Home finding

I’m still struggling with the anxiety related to selling my old house. Not going to lie. I woke up this morning to the numbness which parasitically inhabits my body the day after an exhaustingly bad day.

I tried to roll deeper under the blankets, go backwards into sleep and nothing dreams, but my body wasn’t having it. I was awake. Time to gird myself with coffee against whatever was going to erupt today.

I sat on my back deck, nursing a two-day old cup of microwaved coffee when I heard the first call. A muted high note from the juniper tree flanking my driveway. And then came the second note, almost an octave lower.

I waited and it came again.

A cuckoo bird.

In my family, my mother calls “cuckoo” to us. It’s her call-sign. Sure, in an airport it can be quite embarrassing to see this tiny, slender woman wearing my clothes from the mid-80’s vigorously waving her arm to grab my attention shouting “cuckoo!” But Mom’s “cuckoos” have literally guided me home.

So this morning while I was drinking coffee on the back deck and heard the cuckoo bird, I won’t say that I had this profound, spiritual, miracle moment and everything was suddenly right. I heard a cuckoo bird and drank my coffee and struggled to awaken.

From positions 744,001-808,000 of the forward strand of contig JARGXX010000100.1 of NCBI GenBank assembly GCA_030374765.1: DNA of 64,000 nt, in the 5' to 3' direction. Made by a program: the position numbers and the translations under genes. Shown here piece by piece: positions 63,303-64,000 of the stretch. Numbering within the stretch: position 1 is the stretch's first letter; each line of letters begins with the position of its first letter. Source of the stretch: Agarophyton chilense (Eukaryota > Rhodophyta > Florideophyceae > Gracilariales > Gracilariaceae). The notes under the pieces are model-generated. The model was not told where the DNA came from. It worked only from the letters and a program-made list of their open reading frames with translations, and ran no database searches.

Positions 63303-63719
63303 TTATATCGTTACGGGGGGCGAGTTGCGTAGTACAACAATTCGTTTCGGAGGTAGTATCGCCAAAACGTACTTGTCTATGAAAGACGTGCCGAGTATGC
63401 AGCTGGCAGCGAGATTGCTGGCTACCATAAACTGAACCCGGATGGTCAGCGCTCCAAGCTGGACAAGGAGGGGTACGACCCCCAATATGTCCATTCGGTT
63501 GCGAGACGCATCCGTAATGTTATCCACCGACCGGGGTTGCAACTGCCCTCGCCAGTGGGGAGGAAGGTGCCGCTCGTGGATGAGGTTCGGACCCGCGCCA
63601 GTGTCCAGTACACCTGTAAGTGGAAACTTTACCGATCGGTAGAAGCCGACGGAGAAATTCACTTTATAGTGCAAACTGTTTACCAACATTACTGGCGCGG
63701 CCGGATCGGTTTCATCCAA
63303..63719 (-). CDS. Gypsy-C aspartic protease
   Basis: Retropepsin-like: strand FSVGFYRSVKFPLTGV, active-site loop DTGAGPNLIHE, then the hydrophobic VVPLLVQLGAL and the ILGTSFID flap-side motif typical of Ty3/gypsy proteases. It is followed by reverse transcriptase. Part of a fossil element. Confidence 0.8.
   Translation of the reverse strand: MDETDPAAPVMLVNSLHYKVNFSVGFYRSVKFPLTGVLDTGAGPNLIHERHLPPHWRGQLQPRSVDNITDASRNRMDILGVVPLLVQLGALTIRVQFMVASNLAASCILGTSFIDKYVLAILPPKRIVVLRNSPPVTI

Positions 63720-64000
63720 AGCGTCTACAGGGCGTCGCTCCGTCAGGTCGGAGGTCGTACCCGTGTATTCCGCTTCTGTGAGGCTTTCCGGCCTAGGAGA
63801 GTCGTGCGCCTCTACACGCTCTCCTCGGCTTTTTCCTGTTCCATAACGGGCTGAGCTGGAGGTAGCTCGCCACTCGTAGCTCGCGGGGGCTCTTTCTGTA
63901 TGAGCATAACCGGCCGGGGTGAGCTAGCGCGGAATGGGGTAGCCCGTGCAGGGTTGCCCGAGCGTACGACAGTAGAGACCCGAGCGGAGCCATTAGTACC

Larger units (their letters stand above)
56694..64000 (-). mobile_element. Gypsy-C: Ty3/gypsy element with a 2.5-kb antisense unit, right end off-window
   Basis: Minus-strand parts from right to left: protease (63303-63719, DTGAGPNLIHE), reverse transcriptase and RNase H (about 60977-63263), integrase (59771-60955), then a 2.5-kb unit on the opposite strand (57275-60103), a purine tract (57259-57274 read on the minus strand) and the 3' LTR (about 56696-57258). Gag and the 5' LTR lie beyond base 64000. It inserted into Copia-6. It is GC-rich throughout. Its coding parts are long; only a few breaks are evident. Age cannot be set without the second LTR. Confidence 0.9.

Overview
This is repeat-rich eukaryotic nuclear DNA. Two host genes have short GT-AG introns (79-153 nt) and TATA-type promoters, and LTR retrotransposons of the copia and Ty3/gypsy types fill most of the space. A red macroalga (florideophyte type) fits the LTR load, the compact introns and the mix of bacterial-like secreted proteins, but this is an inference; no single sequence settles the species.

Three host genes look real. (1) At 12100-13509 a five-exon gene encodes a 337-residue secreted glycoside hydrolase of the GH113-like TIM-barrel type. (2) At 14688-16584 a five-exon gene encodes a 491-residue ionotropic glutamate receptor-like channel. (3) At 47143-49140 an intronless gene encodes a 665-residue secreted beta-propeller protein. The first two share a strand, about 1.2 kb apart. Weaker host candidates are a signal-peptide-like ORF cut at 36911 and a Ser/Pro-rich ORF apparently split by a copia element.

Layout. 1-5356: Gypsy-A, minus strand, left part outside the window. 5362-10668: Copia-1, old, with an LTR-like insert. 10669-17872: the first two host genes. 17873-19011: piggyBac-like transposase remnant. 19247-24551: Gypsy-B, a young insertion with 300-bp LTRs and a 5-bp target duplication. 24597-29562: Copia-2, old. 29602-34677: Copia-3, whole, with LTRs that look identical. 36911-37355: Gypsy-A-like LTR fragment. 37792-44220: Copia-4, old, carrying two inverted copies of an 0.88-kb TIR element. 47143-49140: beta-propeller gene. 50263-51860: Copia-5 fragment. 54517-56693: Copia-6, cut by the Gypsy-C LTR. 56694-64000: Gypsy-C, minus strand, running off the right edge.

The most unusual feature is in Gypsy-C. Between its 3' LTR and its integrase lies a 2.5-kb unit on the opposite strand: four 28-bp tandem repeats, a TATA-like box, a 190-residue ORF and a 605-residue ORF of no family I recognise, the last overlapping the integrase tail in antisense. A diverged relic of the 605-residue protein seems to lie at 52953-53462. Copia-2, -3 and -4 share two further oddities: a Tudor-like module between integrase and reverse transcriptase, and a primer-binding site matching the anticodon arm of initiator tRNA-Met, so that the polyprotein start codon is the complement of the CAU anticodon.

But God certainly wasn’t done with me. These last two days, my son has been home with us recovering from wisdom teeth surgery and I have had the true joy and honor of Momming him. I love caring for my children and him moving out has felt like I was drawn blunt, rusty blades against my outstretched hands that were desperate to hold him once more. I know he needs to grow up. I accept that irreversible truth.

But that doesn’t mean I won’t feel this nauseating emptiness stemming from his absence.

This morning, my son and I chatted and then we talked and then we opened up to one another and I wept.

When I could finally find my solace and the tears ended, my son and I took our dog, Leia on a walk. We were only going to go through the downtown area, but at the edge of town we hooked a left and walked down a side street and through a little town park. As I guided my son through the town, I felt the return of my motherhood.

I felt myself return.

We called home to my daughter who eagerly agreed to join us on a jaunt to the local pie shop.

And so we walked back downtown, walked backwards by going forwards. I walked behind my children who automatically began playing. They are 18 and 15. My son is a college freshman. My daughter will be a sophomore in high school and will be starting a special early college academy this fall.

And yet they still play.

They swatted one another. Pushed each other into hedges or the road (thankfully not on-coming traffic). They did punch-buggy. They laughed.

The toxic helium balloons still hover over my house. I feel the anxiety monster creeping in my cellar or crawling through the vents.

But I am surrounded by my family. I have my support. I trust in God who sends me cuckoo birds and children who play.

He gives me a front porch where my daughter and I sat this afternoon and I wrote this blog and she chatted with her friends.

He gave me a home.

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